5.Science and religion contradict 4.Who created God 3.You were raised that way 2.Religion is the source of the world’s problems 1.Jesus never existed
The number of those who claim to non-religious or atheist is ever increasing. We live in a time where anti-religious objections (specifically toward Christianity) have been frequently proposed. Naturally, not all objections have been sound ones. In this article, I will be going through some of these objections that I label the top 5 arguments atheists should stop using.
Number 5: "science and religion contradict" This is a very common misconception I often hear made by skeptics and atheists when it comes scientific evidence. This is the issue that religion cannot be reconciled or be consistent with science. However, the contrary is true. Starting from my position as a Christian, this is not the case. Apologists such as John Lennox give a very well rounded and concise position concerning this falsehood. For example, the existence of a jet engine is explained by what? The parts that make it and the laws of internal combustion, or the engineer? It would be bizarre to suggest that both these explanations conflict with one another. Rather, they complement each other and give a coherent picture as to “why the jet engine.” Those who subscribe to a faith and believe in God, view him as the causal agent behind what makes up our physical world. Just as a programmer is the cause behind the code in a computer program. I also hear people say, "I don't believe in god, I believe in science", so are they suggesting because I'm a Christian I reject the theory of gravity? Or the laws of thermodynamics, and so on? This simply is not the case with religious belief.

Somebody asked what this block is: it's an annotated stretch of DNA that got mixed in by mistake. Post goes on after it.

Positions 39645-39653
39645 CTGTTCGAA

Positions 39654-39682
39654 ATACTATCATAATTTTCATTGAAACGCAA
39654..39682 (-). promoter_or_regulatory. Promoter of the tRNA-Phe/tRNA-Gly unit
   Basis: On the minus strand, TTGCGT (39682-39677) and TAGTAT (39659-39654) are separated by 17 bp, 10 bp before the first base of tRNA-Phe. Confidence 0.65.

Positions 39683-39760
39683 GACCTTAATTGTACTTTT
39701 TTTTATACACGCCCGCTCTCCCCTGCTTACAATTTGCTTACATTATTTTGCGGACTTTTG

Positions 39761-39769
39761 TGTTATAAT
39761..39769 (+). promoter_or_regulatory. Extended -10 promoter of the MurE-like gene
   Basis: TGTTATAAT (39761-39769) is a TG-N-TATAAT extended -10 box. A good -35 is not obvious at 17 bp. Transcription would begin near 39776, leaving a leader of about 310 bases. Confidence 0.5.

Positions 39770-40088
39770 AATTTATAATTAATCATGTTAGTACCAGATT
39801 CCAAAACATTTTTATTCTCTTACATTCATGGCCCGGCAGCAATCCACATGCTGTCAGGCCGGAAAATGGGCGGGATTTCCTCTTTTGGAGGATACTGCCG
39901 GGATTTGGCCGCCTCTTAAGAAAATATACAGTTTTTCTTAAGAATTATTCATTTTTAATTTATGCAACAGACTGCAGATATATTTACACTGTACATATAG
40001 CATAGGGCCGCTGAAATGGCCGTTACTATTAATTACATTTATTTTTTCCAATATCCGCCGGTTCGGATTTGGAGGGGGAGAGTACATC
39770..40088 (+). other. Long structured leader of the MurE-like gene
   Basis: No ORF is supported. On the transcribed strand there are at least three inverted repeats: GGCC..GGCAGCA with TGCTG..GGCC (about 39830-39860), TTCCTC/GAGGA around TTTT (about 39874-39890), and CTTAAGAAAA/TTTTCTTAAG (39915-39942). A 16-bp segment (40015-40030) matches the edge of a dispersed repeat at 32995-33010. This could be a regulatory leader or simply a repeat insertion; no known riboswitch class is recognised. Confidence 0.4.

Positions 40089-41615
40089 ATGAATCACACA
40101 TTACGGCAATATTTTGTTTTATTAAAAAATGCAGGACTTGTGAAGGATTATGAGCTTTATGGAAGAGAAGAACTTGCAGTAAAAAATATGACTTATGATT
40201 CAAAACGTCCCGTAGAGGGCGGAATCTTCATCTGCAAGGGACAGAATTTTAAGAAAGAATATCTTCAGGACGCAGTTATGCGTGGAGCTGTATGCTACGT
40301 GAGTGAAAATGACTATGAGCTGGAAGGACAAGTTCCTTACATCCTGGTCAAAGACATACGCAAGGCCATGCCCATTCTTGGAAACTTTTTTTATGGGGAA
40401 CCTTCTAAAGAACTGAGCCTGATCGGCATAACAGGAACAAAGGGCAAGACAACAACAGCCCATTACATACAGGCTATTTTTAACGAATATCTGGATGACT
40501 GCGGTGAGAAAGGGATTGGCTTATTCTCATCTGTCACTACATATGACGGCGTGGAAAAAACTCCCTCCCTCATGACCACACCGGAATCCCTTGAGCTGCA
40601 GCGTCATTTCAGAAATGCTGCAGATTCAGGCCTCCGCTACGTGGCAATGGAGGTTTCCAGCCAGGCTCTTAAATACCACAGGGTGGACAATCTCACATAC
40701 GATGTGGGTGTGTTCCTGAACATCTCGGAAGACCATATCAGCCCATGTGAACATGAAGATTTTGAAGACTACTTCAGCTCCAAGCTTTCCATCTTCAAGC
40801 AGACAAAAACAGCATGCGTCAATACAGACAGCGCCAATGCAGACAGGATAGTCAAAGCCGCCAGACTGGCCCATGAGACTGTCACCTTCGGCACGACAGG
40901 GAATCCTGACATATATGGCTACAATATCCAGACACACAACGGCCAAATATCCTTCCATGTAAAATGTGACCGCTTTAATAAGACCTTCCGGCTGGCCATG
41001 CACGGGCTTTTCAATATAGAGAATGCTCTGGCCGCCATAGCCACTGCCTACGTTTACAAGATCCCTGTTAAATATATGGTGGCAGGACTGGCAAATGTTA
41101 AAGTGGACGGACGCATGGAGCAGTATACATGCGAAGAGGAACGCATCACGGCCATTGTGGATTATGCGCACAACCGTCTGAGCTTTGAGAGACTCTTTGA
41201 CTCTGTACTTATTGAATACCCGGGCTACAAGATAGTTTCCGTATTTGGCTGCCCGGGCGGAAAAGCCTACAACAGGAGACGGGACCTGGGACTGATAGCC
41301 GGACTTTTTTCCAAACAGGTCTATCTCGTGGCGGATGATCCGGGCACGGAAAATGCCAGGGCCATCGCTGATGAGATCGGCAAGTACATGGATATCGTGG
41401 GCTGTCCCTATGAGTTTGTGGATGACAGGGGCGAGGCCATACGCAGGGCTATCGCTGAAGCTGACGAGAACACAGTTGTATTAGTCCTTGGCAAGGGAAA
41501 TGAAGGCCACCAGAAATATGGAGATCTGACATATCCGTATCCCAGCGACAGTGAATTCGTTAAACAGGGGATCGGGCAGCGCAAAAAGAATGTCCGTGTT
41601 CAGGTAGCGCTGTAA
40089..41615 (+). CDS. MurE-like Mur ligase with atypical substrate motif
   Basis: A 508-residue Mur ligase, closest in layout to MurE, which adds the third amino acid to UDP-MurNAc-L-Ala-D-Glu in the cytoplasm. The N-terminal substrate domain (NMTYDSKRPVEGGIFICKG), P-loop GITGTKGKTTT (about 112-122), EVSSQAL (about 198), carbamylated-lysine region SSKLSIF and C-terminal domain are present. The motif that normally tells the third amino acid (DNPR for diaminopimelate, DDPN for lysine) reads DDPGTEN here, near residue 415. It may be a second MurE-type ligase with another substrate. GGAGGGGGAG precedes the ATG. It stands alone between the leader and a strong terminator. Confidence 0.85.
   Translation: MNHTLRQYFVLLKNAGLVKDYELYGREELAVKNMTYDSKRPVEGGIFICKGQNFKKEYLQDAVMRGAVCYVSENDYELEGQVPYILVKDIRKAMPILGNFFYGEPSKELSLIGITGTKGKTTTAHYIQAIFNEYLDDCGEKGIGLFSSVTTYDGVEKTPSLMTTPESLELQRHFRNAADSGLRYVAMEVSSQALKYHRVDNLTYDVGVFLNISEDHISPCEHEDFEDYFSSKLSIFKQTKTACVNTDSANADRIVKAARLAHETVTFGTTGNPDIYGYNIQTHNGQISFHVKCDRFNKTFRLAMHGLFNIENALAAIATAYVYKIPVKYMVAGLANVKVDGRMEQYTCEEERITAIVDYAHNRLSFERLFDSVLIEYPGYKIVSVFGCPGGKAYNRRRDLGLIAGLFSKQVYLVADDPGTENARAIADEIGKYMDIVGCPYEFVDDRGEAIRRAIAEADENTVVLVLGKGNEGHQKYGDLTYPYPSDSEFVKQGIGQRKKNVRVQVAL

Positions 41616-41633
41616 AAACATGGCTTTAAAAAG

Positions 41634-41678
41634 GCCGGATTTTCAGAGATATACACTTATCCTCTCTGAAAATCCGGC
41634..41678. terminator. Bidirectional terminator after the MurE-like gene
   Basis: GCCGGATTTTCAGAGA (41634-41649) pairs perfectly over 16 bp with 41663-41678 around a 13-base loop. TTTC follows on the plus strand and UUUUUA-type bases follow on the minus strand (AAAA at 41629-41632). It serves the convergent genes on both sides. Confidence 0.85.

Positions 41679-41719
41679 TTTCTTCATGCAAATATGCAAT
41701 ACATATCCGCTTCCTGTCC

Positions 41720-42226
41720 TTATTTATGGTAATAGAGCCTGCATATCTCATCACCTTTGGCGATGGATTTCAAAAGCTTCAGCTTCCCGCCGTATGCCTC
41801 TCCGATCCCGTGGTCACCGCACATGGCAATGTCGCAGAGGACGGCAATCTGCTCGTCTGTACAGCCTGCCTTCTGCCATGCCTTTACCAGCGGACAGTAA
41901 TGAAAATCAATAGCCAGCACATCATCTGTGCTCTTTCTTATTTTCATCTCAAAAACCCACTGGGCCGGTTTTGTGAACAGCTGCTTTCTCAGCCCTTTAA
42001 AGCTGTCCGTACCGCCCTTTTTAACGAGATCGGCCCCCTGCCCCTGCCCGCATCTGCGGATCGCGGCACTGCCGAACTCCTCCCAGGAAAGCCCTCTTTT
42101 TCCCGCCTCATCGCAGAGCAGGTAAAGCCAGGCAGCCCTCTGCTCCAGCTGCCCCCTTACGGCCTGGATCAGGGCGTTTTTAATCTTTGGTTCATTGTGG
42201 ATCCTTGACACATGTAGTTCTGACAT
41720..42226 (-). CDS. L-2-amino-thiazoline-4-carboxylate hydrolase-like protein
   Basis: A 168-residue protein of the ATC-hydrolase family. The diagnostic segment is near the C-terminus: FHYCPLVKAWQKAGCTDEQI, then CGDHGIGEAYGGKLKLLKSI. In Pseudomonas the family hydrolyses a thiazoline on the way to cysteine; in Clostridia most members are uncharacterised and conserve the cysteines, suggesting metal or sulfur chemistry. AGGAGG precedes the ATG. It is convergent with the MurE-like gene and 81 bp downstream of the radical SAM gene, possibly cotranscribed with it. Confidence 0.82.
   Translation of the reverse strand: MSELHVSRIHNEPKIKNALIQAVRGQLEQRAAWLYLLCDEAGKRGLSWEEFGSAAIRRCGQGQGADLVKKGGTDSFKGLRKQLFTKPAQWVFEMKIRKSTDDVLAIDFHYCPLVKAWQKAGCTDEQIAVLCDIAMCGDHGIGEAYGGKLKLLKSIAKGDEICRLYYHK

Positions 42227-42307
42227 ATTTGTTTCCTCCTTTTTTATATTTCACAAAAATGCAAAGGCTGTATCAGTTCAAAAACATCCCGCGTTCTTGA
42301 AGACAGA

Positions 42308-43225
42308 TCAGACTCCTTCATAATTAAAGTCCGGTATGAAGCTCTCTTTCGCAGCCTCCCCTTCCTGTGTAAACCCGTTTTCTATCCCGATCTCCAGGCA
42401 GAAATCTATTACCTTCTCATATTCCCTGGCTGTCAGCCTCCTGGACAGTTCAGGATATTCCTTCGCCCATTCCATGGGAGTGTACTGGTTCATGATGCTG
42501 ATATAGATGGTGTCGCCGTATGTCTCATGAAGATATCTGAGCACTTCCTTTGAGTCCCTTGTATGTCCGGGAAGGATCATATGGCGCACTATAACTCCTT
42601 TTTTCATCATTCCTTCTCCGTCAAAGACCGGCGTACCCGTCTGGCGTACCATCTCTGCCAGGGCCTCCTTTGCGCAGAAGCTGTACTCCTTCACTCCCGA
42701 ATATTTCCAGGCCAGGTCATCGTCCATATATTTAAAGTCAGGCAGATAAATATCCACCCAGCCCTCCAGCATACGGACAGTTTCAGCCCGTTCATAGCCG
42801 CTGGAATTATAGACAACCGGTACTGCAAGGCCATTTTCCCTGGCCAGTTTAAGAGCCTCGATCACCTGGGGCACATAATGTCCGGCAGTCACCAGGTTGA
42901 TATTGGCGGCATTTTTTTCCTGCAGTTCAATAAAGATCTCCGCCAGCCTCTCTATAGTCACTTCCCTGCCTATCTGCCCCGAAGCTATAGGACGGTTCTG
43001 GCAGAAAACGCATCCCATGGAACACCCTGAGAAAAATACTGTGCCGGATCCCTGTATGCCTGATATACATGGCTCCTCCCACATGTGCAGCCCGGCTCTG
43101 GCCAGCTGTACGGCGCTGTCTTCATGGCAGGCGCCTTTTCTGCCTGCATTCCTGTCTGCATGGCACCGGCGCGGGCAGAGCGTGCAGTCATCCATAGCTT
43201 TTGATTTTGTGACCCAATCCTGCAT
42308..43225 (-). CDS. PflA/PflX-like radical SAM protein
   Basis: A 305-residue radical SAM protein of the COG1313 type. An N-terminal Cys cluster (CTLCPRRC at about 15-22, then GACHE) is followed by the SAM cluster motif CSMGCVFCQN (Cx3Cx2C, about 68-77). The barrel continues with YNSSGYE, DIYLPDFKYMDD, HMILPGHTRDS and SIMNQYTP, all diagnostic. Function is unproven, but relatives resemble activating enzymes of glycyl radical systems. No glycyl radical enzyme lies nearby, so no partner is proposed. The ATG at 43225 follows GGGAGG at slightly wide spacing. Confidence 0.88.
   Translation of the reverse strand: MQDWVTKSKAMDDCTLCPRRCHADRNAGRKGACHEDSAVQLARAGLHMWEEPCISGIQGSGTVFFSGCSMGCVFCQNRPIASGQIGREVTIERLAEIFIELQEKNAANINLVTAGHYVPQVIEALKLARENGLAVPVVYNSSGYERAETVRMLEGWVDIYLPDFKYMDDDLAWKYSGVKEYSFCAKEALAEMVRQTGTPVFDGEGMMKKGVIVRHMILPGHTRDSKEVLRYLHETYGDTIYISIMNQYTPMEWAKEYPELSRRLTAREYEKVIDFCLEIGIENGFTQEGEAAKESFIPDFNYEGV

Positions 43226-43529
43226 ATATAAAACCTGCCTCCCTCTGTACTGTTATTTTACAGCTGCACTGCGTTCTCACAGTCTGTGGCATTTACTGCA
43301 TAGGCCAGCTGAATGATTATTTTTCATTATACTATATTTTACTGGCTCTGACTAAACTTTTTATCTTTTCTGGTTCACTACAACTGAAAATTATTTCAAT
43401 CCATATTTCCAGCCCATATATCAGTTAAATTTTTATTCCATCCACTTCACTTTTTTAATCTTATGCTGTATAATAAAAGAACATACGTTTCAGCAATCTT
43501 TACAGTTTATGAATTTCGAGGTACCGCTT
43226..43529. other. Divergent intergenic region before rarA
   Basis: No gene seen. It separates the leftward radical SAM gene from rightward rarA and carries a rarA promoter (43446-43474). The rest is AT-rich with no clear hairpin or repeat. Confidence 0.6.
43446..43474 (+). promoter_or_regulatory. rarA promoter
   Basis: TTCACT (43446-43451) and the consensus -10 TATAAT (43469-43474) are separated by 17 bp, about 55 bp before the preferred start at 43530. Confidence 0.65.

Number 4: "Who created God?" God's existence has always been in debate among theists and atheists, but this tends to be a common objection. This question is usually posed as a type of conversation stopper, rather than with sincerity. This just shows a lack in philosophical understanding of who God is. God, according to his properties, is not a created being, this question would assume that we are proposing created a God. God can be defined by the following: immaterial, timeless, spaceless, changeless, infinitely powerful, eternal, personal, unconditioned, and endowed with freedom of the will, or ontologically speaking, the highest conceivable being. With God outlined correctly, we no longer have any reason to assume God needs to be created, unless we want to be guilty of making a category error. Since God is a metaphysical being, God can also be viewed as an abstract concept just like abstract objects in philosophy. Mathematics, numbers, shapes, etc. exist entirely on their own with no external explanation but become very axiomatic like the laws of logic. Often, this is a response towards cosmological arguments. This fails due do to not properly understanding what the premises convey. Only things that begin to exist require causes, this follows logically that God would not need a cause due to his divine property of being eternal and timeless.